Album Nocturnal Masquerade
Release Date: 26 January 2016
Label Spinefarm Records Genre Progressive Metal
Have I gone soft or is talented heavy music just hard to find/write about these days? It’s been months since I’ve found a progressive metal album that possessed all the qualities that make heavy music both challenging and fun to listen to. Luckily, Toothgrinder was recommended to me by a friend on Twitter and I was immediately hooked. A bit sludgy in its texture, Nocturnal Masquerade presents itself with intelligent progressions that blend a few genres together into a massive 42-minute record.
Melody and brutality mesh well throughout the entire album. It is rare to find a band blistering through technical progressions yet maintaining a melodic richness through all the chaos. The songs are rather complex, feeling like they combined eight minutes of movement into three- to four-minute spurts of harnessed energy. The strength of the screams from Justin Matthews provide enough energy for the rest of the band to rally behind. Not that they need to be rallying, however, because they could easily march to the tune of their own talent. From the frantic pacing to the harmonious guitar doodling, every piece of the rather jagged puzzle fits. Toothgrinder have a way of masking how technically abrasive their music is by focusing on keeping everything tightly wound. Their use of djent styled riffs shines on certain tracks, most notably “Blue” and “Schizophrenic Jubilee.” The choppy riffs wind together with a controlled drum tempo to keep the groove moving.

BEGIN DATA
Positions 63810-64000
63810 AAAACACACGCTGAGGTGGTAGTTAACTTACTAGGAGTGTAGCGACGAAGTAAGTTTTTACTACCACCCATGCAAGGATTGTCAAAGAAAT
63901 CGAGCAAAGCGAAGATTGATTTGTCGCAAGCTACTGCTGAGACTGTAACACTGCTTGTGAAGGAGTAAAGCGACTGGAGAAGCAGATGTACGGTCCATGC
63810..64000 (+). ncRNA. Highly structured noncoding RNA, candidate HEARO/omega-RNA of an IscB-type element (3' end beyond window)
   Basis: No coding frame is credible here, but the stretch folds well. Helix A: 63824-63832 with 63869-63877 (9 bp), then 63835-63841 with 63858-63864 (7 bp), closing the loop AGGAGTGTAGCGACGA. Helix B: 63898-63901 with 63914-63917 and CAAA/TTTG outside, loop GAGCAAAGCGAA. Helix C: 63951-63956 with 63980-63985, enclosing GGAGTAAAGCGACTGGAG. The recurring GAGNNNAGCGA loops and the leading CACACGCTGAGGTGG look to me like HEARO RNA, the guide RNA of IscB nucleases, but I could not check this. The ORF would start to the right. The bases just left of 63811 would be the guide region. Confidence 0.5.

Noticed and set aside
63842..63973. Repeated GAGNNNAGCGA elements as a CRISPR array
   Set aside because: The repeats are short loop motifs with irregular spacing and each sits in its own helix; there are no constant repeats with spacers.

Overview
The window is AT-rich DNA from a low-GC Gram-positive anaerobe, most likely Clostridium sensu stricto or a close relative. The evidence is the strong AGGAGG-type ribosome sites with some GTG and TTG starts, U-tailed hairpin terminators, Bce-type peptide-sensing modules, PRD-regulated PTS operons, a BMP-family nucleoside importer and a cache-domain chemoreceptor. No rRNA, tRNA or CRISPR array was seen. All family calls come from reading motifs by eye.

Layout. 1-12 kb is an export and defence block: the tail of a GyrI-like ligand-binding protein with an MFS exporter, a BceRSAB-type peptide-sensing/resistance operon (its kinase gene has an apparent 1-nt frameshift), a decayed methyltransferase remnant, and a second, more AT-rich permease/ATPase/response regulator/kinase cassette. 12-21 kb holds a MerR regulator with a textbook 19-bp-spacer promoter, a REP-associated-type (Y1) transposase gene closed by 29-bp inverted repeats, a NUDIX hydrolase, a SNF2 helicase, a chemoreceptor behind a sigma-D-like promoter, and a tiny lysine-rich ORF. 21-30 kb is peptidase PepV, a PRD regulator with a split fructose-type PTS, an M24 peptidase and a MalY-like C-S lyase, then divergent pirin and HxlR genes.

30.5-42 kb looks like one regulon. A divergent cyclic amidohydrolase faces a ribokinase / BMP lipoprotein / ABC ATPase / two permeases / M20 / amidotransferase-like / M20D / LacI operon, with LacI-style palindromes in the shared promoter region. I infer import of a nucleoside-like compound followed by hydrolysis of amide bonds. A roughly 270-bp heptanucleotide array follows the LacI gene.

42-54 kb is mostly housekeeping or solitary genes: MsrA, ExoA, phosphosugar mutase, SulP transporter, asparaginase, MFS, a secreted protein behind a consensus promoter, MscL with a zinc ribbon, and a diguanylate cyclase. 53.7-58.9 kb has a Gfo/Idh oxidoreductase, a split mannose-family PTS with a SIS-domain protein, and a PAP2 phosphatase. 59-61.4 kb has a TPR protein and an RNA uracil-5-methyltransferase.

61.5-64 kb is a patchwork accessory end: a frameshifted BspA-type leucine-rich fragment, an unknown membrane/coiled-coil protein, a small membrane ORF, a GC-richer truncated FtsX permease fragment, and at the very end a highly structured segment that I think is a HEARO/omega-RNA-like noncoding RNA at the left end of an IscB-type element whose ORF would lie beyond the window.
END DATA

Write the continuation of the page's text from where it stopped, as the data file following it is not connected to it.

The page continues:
Upon making every listener brace for impact with their rather direct take on being heavy, their are some prettier moments fluttering on the record. Often clean vocals reminiscent of Killswitch Engage-styled operatic belts shine through the compositions backed by twisting guitar riffs, such as “Lace & Anchor;” which is just one battering of syncopated assault after another. “I Lie In Rain” starts off as a moody alt-acoustic track before unleashing a few heavier guitars in the chorus and one breakdown at the end. “Dance of Damsels” has a creeping guitar riff that backs an aware Matthews, crying out, “I’ve been dying to make this sound so every moment silent can be honest and proud.” If that was the goal of Toothgrinder on this record, they sure have made a lasting impression.
The talent that lies within Toothgrinder comes full force on Nocturnal Masquerade.